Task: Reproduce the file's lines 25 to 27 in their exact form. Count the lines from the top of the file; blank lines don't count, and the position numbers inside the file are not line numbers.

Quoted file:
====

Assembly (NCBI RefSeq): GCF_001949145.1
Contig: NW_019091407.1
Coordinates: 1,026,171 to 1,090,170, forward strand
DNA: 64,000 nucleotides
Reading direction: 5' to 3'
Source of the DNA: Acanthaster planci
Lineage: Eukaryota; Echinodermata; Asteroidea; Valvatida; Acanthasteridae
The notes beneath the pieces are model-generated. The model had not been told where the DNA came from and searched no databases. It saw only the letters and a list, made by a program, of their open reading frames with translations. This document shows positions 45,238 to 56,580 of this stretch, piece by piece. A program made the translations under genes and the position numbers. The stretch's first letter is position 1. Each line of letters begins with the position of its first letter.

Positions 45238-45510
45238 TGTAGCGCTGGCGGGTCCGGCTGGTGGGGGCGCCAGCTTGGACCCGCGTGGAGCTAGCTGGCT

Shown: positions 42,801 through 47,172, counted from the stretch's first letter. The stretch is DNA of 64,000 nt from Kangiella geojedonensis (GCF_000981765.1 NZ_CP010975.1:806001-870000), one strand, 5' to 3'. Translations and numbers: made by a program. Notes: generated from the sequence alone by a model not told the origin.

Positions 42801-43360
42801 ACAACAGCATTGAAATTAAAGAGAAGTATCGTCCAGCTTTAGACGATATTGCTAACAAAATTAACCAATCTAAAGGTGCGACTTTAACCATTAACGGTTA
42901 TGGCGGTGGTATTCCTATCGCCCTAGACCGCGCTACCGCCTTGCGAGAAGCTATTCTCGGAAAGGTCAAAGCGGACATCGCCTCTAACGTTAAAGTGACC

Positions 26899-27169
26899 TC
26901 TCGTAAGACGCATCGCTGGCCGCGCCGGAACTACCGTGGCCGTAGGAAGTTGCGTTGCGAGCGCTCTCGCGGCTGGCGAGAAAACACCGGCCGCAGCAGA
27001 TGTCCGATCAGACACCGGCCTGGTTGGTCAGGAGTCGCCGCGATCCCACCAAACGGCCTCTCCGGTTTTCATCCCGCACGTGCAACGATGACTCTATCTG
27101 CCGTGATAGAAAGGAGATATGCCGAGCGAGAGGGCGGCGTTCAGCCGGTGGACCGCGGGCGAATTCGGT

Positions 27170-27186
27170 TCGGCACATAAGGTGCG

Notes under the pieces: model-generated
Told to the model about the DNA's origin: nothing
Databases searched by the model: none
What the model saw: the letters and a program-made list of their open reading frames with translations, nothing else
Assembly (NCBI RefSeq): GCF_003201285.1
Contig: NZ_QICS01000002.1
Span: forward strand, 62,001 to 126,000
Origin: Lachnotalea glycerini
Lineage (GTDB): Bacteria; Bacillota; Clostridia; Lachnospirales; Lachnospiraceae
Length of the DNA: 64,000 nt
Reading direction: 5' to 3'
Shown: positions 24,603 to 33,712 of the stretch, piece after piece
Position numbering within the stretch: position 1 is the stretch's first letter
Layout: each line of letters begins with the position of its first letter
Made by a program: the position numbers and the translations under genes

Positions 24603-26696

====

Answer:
What the model saw: the letters and a program-made list of their open reading frames with translations, nothing else
Assembly (NCBI RefSeq): GCF_003201285.1
Contig: NZ_QICS01000002.1